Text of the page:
Battery life has been decent. It got me comfortably through a day most days. The only times I have needed to charge it in between the day were when I brought it on vacation. Constant map usage and spotty signal can certainly make a huge dent on battery.
One-UI has come a long way
Samsung’s UI has come a long way from the days of Touchwiz. Unlike the slow and laggy Touchwiz, One-UI is elegant and streamlined. It is responsive and adds useful features to the Android OS that you do not get on stock Android. Features like One hand mode, mira casting, and screen recorder make it easy for users to have well supported features on their phone without having to dig into the play store to find additional applications.
One-UI is not without its flaws though. There are three major things that I found frustrating:
The first is Samsung’s aggressive set of permissions needed. One example is in their wearable app which requires constant location, calendar, call logs, contacts, phone, SMS, and storage access. If any of these permissions are denied the app will not load. If Samsung could make some of these permissions optional it would greatly increase user choice and privacy.
One final thing I disliked about One-UI was the amount of un-installable bloatware on the device. Samsung’s own internet browser can not be removed and must co-exist with any other browser you use. Facebook is preinstalled and can only be disabled. Thankfully there are terminal commands that can be used for power users to remove these apps, but for the general public these should just be un-installable to begin with.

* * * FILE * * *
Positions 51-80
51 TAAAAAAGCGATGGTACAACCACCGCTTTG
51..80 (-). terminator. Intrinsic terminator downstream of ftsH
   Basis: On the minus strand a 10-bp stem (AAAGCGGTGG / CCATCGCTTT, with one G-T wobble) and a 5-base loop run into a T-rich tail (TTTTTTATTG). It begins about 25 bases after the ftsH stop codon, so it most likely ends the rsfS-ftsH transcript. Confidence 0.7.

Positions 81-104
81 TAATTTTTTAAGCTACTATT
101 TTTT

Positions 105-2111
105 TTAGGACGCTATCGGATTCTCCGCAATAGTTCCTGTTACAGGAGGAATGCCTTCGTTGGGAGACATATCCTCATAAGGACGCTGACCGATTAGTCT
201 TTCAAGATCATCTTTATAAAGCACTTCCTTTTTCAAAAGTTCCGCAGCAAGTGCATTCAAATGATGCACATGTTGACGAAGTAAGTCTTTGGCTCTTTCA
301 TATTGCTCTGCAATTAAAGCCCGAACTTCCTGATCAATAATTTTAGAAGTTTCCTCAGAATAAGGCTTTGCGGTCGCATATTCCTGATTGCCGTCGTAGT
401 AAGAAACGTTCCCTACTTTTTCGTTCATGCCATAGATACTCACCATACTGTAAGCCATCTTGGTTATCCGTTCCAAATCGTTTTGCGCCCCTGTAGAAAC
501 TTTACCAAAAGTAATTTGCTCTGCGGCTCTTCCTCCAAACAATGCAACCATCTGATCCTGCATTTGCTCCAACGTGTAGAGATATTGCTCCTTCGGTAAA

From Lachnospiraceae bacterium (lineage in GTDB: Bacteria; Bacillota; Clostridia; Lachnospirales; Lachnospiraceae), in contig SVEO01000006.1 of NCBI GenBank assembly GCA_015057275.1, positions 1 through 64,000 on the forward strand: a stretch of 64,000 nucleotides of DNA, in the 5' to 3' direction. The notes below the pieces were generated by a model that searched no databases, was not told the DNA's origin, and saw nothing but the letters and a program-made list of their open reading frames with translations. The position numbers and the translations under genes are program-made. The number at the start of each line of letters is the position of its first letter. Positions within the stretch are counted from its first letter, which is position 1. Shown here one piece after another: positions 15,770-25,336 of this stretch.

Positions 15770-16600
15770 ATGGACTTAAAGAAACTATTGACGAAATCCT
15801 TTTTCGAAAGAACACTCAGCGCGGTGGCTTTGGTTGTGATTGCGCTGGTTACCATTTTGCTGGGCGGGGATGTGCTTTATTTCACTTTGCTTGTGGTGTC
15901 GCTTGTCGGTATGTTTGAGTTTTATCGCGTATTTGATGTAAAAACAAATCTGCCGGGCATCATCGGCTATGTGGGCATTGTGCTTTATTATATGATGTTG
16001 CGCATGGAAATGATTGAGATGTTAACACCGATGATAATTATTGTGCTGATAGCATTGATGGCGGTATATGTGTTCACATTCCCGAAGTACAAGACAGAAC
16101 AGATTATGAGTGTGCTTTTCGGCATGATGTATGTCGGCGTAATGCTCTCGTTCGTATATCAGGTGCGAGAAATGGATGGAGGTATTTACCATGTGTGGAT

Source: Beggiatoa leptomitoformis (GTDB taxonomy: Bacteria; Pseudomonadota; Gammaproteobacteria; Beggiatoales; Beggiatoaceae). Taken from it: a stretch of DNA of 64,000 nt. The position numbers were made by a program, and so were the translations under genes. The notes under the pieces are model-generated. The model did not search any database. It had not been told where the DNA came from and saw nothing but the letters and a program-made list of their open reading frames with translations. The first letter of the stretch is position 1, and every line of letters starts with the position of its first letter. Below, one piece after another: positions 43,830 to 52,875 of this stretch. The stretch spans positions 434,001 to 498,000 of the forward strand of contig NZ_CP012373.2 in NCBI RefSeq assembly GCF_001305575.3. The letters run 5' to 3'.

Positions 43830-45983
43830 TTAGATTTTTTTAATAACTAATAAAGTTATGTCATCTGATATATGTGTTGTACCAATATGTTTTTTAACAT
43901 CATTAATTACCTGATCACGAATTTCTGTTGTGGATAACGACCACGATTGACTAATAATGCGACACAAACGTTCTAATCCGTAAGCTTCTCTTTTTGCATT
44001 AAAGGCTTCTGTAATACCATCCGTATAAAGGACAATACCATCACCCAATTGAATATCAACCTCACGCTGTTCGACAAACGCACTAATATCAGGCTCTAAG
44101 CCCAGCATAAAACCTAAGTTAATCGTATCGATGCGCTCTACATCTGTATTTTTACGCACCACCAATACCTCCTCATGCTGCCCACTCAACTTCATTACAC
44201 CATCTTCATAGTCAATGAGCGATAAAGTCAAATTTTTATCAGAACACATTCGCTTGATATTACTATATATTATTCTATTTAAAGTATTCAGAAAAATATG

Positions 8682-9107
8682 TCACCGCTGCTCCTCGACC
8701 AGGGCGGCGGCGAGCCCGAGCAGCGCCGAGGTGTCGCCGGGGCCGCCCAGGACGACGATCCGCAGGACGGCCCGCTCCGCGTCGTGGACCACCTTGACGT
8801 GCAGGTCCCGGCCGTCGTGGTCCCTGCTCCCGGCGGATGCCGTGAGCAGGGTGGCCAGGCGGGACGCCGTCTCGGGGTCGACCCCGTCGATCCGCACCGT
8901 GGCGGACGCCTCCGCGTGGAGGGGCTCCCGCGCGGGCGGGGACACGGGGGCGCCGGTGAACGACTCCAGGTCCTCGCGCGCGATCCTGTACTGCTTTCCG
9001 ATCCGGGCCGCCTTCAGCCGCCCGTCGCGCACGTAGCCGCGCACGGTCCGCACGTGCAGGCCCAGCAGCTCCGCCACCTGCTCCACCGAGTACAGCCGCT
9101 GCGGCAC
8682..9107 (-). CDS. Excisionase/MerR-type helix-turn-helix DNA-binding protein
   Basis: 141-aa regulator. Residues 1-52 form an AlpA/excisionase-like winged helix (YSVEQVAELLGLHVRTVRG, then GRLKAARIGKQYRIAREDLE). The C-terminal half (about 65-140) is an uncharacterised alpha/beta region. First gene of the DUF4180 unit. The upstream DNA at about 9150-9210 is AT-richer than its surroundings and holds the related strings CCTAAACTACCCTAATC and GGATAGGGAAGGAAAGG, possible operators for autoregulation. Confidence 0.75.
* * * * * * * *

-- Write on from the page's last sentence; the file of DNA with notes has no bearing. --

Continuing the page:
Samsung’s update frequency has significantly improved
Finally, Samsung has gotten to the point where they are providing security updates to their flagship devices as fast as Google. There have even been a couple instances where they beat Google to it. On the major OS side, Samsung is still slower. It took them 4 months to release One-UI 2.0 Android 10 for the Galaxy Note 10, which is an improved compared to the time taken for Android 9, but it is much slower compared to Pixel phones. On the positive side, I have found little to no bugs on the final version of One-UI 2.0 whereas some Android One program phones are still struggling to get updated to Android 10.
You are all here for the S-Pen right? Why else would you want the Note? Well the S-Pen has learned some new tricks this year. You can now use the pen like a wand. Samsung calls this air gestures. It allows you to do things like switching the camera modes, volume control, etc. Honestly, I’ve probably only used the pen a handful of times. I can see how it might be useful for someone who honestly needs to annotate or sign documents, but for me the device was too small to do any meaningful work with a pen. The only times I’ve actually used the pen is to use it as a camera remote.
Samsung announced a partnership with Microsoft on stage when they announced the Note series. What does this mean in practice? A few thing actually. For example, Microsoft store regularly sell the Note 10 and even the S10 series. The Note 10 also has software built in to help you integrate things with your Windows device. For example, “Link to Windows” is a built in quick tile that you can enable that allows you to easily transfer photos, see your messages and notifications, and even take calls on a Windows machine. For Samsung Cloud backups there is now the option to select One Drive instead of Samsung’s own cloud infrastructure. All in all this partnership does reap some benefits for its users.
The Note 10 is expensive. $950 before tax is quite a large sum of money. In March 2020, you really should not be paying the full price for this device. At present time Swappa has this phone listed for $720 for a new unlocked device. If the S-Pen is a must have, then you will be happy with the Note 10. But if the S-Pen isn’t a big deal to you, I would look elsewhere. Perhaps the S20 series instead. And if you are still looking for just a phone that works reliably, no one can beat the Pixel 3A.